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Ousting a ruler easier than reforming, Tunisians learn
Corruption, high unemployment are barriers to a true democracy
Question of the Day
Tunisia’s unemployment rate is officially 14 percent, but the percentage of college graduates without work is about double that, according to the International Monetary Fund.
Strikes in numerous sectors are plaguing the country.
Still, much has changed. People talk freely and are not scared anymore. The “president’s men” were arrested. The former first lady’s “Trabelsi” clan that fleeced the country is on the run or in jail. The first convictions in corruption cases have been handed out.
During a visit on March 17 in Tunis, Secretary of State Hillary Rodham Clinton insisted on the importance of transforming the revolution into concrete results.
“We know there is a list of steps that are more likely to increase the success of the reform efforts, and we hope to see that in the weeks and months ahead,” Mrs. Clinton said.
“The revolution created so many hopes, and now we have to translate those hopes into results, and that comes through economic and political reform.”
According to analysts, Tunisia is the Arab country most primed for democracy.
“Tunisia is mature enough to move to democracy,” said Addi Lahouari, a sociology professor at the Institute of Political Studies in Lyon, France.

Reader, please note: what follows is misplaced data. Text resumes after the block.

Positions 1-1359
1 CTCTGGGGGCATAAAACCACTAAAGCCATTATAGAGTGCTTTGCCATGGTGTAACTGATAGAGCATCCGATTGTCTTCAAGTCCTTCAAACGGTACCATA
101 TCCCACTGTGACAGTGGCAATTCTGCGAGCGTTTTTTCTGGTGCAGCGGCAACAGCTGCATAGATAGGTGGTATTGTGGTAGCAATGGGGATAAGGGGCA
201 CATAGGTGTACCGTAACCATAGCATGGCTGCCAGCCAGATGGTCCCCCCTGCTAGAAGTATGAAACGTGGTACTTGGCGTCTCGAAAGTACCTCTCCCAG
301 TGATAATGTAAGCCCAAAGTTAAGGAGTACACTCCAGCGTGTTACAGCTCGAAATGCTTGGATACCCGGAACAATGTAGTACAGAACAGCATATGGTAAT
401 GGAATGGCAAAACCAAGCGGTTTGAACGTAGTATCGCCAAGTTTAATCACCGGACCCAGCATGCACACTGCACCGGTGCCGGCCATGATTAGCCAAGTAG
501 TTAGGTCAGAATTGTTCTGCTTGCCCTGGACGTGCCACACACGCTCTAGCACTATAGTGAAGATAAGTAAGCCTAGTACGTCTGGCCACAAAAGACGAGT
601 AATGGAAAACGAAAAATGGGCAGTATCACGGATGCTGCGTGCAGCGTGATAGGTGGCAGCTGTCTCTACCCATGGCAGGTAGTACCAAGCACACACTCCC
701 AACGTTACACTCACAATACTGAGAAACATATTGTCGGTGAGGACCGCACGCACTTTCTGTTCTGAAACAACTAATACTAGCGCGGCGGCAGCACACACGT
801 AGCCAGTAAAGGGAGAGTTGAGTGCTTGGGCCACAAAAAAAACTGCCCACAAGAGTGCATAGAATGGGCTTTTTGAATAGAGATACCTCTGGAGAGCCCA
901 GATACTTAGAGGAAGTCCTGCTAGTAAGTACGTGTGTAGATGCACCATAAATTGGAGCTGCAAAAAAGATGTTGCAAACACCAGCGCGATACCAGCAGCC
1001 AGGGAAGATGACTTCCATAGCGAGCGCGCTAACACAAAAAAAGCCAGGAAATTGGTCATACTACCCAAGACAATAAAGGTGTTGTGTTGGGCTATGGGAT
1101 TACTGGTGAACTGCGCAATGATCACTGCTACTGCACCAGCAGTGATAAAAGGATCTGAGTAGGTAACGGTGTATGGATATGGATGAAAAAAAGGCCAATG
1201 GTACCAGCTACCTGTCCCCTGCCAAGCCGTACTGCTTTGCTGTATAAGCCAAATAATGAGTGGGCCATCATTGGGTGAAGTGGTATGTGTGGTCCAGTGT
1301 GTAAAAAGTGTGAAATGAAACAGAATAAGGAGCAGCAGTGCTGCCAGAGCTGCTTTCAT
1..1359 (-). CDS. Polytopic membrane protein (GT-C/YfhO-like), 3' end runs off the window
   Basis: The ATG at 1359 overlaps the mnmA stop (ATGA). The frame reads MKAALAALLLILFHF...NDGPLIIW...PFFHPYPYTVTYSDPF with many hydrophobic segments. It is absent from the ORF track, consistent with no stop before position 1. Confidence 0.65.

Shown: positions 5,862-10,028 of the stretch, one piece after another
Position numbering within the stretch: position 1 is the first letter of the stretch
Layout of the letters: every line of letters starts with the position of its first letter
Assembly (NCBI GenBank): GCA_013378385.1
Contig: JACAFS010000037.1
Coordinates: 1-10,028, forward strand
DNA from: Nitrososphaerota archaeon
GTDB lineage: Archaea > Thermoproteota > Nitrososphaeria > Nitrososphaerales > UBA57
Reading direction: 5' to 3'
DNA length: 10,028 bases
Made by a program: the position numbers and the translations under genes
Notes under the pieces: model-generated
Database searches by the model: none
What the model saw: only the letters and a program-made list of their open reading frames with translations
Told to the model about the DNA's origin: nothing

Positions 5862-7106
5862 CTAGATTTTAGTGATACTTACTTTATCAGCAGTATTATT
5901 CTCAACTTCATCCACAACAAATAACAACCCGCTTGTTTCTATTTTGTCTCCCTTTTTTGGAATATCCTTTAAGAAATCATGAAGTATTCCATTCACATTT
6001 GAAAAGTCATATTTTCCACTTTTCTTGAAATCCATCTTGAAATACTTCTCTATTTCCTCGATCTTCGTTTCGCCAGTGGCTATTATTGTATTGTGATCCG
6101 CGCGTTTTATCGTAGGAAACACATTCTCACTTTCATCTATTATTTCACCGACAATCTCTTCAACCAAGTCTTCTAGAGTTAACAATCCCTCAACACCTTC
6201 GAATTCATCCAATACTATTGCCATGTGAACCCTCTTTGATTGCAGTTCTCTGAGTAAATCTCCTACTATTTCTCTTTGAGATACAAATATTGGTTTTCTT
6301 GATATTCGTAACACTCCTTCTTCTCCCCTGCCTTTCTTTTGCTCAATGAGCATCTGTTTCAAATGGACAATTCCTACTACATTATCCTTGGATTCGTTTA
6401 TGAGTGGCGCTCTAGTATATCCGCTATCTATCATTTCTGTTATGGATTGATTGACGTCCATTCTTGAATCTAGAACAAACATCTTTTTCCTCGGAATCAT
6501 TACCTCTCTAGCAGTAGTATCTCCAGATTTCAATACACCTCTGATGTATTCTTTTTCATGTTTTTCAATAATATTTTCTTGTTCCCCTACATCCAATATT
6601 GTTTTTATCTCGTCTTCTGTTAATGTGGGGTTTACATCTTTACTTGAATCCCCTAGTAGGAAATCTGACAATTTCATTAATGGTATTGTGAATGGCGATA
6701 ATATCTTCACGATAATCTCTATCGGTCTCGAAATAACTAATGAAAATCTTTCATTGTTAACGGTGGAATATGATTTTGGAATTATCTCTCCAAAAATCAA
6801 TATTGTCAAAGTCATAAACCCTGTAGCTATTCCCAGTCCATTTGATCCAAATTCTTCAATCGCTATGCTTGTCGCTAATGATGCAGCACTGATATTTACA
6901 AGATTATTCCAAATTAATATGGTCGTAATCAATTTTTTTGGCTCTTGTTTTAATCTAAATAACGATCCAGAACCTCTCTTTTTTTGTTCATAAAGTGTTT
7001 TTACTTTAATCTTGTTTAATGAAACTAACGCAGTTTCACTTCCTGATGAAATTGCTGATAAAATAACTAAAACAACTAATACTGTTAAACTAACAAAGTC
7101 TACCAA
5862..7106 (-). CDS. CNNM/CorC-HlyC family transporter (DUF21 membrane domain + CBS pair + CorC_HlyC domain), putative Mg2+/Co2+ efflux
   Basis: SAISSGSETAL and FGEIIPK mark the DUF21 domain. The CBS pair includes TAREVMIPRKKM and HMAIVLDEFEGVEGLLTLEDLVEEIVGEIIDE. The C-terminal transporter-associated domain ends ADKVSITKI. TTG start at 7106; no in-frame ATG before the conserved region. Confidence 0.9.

“It is a small country with an economy that is doing pretty well. It has a strong middle class with a significant level of education.
“It has not seen the massive migration from rural areas like Algeria and Morocco and especially critical, the army has no political weight. All these conditions gives Tunisia the best chance of any Arab country to become a full-fledged democracy.”
Tunisia will hold its first free elections since its independence from France in 1956 on July 24 - people will choose delegates to a constitutional assembly that is tasked with drafting the new constitution and laying the foundation for Tunisia’s new democracy.
No one knows yet what form that might take - a parliamentary model, a presidential one or a combination of both.
Tunisians “may move toward really interesting hybrid models that are not strictly based on Western democratic ones,” said Mr. Jentleson. “And these may accomplish objectives for their countries more effectively than just transplanting our models.
“Regardless of what comes, the whole sense of freedom and dignity [Tunisians] have gained make it difficult to put the genie back into the bottle - they won’t go back to what they had.”
No one in Tunisia seems to disagree with that.
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